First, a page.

Kansas Secretary of State Kris Kobach said in a cable news interview Thursday night that he plans to recuse himself from the vote tally process in the face of pressure from Gov. Jeff Colyer and mounting confusion over vote totals.
Kobach said that he would recuse himself in an interview with CNN hours after Colyer had sent a letter demanding that Kobach refrain from instructing county election officials on the counting of ballots in the primary race for governor on a day when the vote total narrowed to roughly 100 votes as multiple counties reported that vote totals were incorrect.
“I’ll be happy to recuse myself. But as I say, it really doesn’t make any difference. My office doesn’t count the votes. The counties do,” Kobach said in an interview with host Chris Cuomo.
Colyer spokesman Kendall Marr told The Star that the governor had not been notified by Kobach or his office that he intended to recuse himself. He said Coyler’s team found out about it through news reports.
“We don’t have an official recusal,” Marr said. “We want to see what that looks like tomorrow. We want to make it not a symbolic recusal. The secretary of state has a substantive role in this process and the recusal needs to be substantive.”
Marr added that “on top of the recusal, we’re also asking that the secretary of state stop giving incorrect information to the counties, particularly related to the mail-in ballots.”
Colyer released a letter at 5 p.m. calling on Kobach to recuse himself from providing advice to local election officials. The letter comes after multiple counties reported that the election night totals on the secretary of state’s website were inaccurate, further clouding the results of a historically close election.
“It has come to my attention that your office is giving advice to county election officials — as recently as a conference call yesterday — and you are making public statements on national television which are inconsistent with Kansas law and may serve to suppress the vote in the ongoing primary election process,” Colyer said in a letter.
Marr explained in a phone call that the campaign has heard that Kobach’s office told county clerks to disregard ballots with a smudged postmark. Marr said that ballots received before a Friday deadline need to be counted.
Jamie Shew, the clerk of Douglas County Clerk, said the “recommendation was they could not be proven so could possibly not count, but those would still be taken to the board of canvassers for consideration instead of the Friday count. “
Bryan Caskey, the state director of elections who works for Kobach, also said he had only seen news reports about the secretary’s comments and had no firsthand knowledge about what the recusal would entail.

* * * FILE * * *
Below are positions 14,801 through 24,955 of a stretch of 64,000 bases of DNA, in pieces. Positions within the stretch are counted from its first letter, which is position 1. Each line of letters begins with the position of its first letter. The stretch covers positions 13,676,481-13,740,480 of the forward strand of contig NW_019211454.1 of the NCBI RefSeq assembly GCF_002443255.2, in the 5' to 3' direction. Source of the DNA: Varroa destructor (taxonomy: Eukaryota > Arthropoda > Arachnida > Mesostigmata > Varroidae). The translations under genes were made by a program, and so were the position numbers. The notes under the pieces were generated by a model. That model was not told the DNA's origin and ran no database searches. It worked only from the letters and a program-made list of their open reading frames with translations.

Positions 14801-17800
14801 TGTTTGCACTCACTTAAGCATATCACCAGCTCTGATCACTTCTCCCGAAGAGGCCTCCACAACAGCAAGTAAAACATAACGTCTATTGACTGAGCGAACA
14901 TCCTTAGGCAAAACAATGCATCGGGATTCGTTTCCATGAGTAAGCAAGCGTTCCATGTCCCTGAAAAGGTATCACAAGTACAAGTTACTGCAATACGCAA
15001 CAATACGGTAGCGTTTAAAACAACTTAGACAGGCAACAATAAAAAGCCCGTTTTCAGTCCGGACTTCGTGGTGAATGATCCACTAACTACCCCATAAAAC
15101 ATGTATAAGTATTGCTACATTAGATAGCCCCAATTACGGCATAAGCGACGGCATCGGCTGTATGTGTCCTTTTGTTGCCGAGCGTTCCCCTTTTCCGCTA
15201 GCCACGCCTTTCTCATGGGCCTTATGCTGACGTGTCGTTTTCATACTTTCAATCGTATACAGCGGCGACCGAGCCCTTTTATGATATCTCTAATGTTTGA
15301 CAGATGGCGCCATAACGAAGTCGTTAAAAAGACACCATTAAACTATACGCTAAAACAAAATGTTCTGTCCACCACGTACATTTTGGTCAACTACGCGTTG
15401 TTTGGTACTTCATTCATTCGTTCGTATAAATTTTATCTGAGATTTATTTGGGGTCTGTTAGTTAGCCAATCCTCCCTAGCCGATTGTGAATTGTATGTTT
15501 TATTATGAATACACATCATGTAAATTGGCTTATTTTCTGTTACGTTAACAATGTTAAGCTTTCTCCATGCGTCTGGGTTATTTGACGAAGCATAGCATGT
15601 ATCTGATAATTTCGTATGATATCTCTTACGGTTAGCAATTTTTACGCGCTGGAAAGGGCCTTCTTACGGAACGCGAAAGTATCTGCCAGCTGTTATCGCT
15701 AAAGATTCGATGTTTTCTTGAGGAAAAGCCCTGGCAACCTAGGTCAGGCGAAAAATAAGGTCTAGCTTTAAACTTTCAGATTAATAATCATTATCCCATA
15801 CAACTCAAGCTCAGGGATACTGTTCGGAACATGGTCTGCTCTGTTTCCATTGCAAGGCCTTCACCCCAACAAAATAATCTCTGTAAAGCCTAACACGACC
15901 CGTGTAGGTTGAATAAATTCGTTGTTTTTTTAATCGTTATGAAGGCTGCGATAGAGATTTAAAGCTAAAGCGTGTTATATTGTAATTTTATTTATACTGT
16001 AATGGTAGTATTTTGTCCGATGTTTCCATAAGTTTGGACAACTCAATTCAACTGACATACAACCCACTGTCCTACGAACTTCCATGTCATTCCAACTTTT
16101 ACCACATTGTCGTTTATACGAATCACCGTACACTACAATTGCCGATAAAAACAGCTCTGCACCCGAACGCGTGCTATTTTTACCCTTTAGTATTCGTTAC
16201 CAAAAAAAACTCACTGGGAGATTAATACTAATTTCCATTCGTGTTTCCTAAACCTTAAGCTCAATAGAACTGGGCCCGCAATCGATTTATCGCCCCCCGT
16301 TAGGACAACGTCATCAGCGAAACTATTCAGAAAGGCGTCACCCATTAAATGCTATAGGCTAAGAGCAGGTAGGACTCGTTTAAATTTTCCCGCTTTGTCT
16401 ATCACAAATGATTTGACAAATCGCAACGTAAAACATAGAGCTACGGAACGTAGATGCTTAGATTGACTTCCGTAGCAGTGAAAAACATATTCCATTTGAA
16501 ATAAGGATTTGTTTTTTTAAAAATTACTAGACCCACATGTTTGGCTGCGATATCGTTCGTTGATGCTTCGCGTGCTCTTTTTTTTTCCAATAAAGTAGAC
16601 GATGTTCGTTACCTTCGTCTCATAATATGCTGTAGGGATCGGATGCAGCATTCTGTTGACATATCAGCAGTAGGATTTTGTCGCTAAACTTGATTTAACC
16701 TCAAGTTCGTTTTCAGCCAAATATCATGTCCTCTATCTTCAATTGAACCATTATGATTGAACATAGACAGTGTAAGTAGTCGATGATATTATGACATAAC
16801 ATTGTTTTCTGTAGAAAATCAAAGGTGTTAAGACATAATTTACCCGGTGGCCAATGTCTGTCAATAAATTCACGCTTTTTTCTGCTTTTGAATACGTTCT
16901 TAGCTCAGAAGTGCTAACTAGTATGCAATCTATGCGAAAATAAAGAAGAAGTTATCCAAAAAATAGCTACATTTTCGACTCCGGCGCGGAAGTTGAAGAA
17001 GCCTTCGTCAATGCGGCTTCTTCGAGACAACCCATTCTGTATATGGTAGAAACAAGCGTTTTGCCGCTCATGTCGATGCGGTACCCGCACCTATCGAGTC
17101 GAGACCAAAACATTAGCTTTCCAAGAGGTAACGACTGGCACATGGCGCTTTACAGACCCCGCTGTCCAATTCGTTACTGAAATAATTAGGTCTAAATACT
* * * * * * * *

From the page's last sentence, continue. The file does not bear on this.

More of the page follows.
The call for recusal was Colyer’s biggest shot at Kobach since Tuesday’s primary ended without a clear result and a major indication that the election may ultimately be decided in a courthouse.
Kobach said Wednesday that he had no plans to recuse himself if a recount happens after the provisional ballots are counted. He said his office plays only an administrative role in that process and does not actually count ballots.
Around the same time news broke that Colyer received 100 more votes in a western Kansas county than previously reported, the governor’s campaign announced the establishment of a voter integrity hotline. Hours later, additional counties reported that votes had been incorrectly reported on Tuesday.
“We’ve received countless reports that voters experienced issues when they voted on Tuesday. Many Colyer voters had difficulties finding his name on the ballot, were forced to vote on provisional ballots, or were turned away outright for unknown reasons,” Marr said in a news release.
Patrick Miller, a political scientist at the University of Kansas, said the hotline was a clear indication that Colyer’s campaign is preparing for a potential court case.
The hotline announcement coincided with the discovery of 100 more votes for Colyer in Thomas County near the Colorado border.
Later Thursday, Haskell County confirmed that its reported vote totals also were incomplete. Colyer received 220 votes in the county, which was 117 more than previously reported. Kobach received 257 votes in the county, which is 147 more than previously reported.
Deputy Haskell County Clerk Emily Aragon said that the county was still missing a precinct when it sent initial results to the secretary of state’s office Tuesday night. The county sent updated results later that night, but the hundreds of new votes were not made public until Thursday.
Wyandotte County’s vote totals posted on its elections webpage twice didn’t match up with the numbers posted on the Secretary of State’s website on Thursday.
Throughout Thursday, the Kansas Secretary of State listed Kobach’s vote from Wyandotte County at 2,737, while Colyer fetched 1,538.
Then in the afternoon, Wyandotte County’s election site changed its total, listing 2,714 votes for Kobach and 1,532 for Colyer.
But later on in the evening, Wyandotte County changed its vote total once again. It said Kobach had received 2,769 while Colyer had 1,564.